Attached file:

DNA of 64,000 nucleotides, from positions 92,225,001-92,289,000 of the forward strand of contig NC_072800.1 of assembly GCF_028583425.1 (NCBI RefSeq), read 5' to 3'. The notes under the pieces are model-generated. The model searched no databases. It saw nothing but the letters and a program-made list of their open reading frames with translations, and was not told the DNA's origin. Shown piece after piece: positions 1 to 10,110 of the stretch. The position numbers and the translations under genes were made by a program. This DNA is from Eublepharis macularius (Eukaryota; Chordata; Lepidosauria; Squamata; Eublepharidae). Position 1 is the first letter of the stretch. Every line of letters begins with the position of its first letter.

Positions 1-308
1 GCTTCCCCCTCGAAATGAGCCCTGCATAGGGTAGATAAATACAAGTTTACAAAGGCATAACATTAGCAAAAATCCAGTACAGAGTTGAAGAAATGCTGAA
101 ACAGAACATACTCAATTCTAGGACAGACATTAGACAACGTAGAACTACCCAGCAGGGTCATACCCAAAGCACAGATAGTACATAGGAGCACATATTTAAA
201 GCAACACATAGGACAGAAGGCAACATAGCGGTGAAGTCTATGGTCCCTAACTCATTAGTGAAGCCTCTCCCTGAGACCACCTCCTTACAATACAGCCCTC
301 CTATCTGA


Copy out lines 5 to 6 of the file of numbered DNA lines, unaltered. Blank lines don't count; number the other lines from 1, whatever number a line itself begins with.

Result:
201 GCAACACATAGGACAGAAGGCAACATAGCGGTGAAGTCTATGGTCCCTAACTCATTAGTGAAGCCTCTCCCTGAGACCACCTCCTTACAATACAGCCCTC
301 CTATCTGA